LAFF Society


New LAFF Presidents: Meet Them March 21


Betsy Campbell and Suzanne Siskel 
Betsy Campbell and Suzanne Siskel will assume the office of president of The LAFF Society effective January 1, the seventh and eighth members to lead LAFF in its 27-year history and the first as co-presidents.
They succeed Shepard Forman, who has been president since 2009. 
“Coming on ten years as president of LAFF,” Shep writes in his last message to the members, which appears on page 3 of this issue, “it is time to recognize the extreme privilege and honor it has been to serve, to welcome Betsy and Suzanne and wish them well, and to return to active membership.
“The question that leads me now to turn the LAFF presidency over,” he writes, “…stems precisely from the social equation that has bound me to the Foundation and held LAFFers together for more than a quarter century: How can current members’ interests be met and new members recruited in the face of the changed philanthropic and social landscape and so many alternative allegiances?” 
LAFF’s first president, at its inception in 1991, was Edward J. Meade, Jr., one of the Society’s founding members. Others have been Oscar Harkavy, in 1994; Siobhan Oppenheimer Nicolau, in 1997; Emmett Carson, in 2002; and Peter Geithner, in 2005. 
Betsy and Suzanne have been vice presidents since 2014, working, as the executive committee defined their positions at the time, to “build a more secure institutional platform to better serve our… members, to reach out to new members, regionally and demographically, and to recruit a younger cadre of former Foundation staff members”. 
Campbell was tasked with working on institutional development and membership issues, and Siskel with working with the Society’s eight chapters to help strengthen programs and outreach, particularly among members on the west coast and in Asia.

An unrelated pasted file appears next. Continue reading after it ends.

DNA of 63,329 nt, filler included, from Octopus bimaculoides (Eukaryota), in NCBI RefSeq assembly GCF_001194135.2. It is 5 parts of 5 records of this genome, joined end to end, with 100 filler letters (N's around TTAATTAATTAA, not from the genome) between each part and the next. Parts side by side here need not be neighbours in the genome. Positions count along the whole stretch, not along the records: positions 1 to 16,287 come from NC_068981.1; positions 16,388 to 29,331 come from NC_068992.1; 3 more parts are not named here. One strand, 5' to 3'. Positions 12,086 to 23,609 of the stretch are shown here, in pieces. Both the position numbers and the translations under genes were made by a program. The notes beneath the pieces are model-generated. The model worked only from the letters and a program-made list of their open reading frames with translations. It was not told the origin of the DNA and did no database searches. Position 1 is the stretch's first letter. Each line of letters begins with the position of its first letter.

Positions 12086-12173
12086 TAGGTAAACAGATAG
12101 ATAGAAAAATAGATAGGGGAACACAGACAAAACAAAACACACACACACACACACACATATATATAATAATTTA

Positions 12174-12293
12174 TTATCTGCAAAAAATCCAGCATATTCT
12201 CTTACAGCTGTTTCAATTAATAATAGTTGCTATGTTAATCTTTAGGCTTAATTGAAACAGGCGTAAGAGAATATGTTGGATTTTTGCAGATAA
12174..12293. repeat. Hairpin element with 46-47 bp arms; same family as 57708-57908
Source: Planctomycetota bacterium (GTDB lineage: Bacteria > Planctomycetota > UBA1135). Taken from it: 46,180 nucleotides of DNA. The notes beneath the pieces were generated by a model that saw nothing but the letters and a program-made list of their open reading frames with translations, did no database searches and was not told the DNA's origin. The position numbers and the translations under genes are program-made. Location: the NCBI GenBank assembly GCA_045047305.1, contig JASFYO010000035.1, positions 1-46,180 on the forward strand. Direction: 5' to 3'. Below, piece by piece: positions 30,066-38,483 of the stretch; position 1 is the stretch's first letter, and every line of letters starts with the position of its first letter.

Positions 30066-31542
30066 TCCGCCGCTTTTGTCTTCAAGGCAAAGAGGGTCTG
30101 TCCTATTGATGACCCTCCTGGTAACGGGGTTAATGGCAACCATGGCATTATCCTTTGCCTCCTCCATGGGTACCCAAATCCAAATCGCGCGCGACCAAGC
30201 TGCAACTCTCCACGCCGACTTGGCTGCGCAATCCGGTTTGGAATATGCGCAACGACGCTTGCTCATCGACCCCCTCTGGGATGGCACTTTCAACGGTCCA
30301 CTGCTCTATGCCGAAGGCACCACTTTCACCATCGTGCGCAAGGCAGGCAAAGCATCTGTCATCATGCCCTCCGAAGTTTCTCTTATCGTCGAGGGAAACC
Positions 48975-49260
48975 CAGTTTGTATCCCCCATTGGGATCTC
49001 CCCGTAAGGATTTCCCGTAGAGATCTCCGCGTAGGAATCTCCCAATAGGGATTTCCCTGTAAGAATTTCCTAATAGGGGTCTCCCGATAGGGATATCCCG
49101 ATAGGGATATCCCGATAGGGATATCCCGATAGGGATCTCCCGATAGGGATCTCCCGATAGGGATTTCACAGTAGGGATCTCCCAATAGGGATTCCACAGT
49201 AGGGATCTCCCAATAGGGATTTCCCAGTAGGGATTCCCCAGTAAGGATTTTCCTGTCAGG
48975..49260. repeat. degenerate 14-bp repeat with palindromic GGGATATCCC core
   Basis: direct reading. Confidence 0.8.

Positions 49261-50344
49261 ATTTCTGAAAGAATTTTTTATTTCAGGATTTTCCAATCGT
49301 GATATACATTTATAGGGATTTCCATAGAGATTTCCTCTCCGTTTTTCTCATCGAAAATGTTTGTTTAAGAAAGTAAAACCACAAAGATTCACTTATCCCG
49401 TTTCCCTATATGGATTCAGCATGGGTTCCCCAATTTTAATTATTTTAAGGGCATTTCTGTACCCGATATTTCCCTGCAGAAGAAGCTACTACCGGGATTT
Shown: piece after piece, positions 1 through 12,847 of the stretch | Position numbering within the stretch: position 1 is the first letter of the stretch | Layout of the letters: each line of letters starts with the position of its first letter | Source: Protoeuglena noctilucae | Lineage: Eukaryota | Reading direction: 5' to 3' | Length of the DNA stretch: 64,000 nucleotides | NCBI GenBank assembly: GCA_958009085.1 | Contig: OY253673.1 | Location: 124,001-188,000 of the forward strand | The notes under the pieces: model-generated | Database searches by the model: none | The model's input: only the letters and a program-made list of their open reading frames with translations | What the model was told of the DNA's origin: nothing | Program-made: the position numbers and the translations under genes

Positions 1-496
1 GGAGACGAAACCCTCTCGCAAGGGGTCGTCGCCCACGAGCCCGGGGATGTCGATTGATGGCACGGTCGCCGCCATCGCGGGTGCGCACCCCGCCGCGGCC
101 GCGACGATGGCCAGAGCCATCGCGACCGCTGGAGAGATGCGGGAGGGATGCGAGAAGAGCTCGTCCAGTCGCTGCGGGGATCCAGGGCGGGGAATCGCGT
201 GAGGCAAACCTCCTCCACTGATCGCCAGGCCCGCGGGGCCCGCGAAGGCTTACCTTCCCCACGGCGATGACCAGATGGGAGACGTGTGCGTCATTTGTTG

Campbell, who is the vice president for programs at the Rockefeller Brothers Fund in New York City, worked at Ford from 1991 through 2003 in Asset Building and Community Development and in the Rural Poverty and Resources program.
Siskel, executive vice president and chief operating officer of the Asia Foundation, worked at Ford from 1990 to 2011 in the Jakarta and Manila offices and in the Community Resource and Development, Social Justice Philanthropy and Gender, Rights and Equality programs.
The new officers will meet members at a LAFF gathering scheduled for March 21 at the Foundation’s renovated headquarters in New York City, which re-opened in November as the Ford Foundation Center for Social Justice.
“As the new name suggests,” said Ford’s president, Darren Walker, “the building will be a unique asset for champions of social justice across sectors and geographies—a vibrant, fully accessible hub with 54,000 square feet of meeting space for grantees and nonprofits advancing change in the United States and globally.”
In an “open-plan design”, the Ford Foundation will occupy half the total floor space, “allowing us,” said Walker, “to double the previous amount of convening space and welcome our three tenants and their visitors”.
Those “tenants”, who share space in the building, are the United Nations Foundation, Philanthropy New York and the Nonprofit Coordinating Committee of New York, “three organizations that contribute to strengthening the social sector locally and globally,” Walker said.
Describing it as a “mission-driven building”, Walker said the headquarters will be “more open to the public, including our landmarked atrium garden, an art gallery where visitors can discover artists whose work engages issues of justice, and a state-of-the-art auditorium with an enlarged stage to host a range of cultural programming, including documentary films”.
Members will be able to tour the building at the March 21 gathering and attend a reception, at which Walker will speak. 



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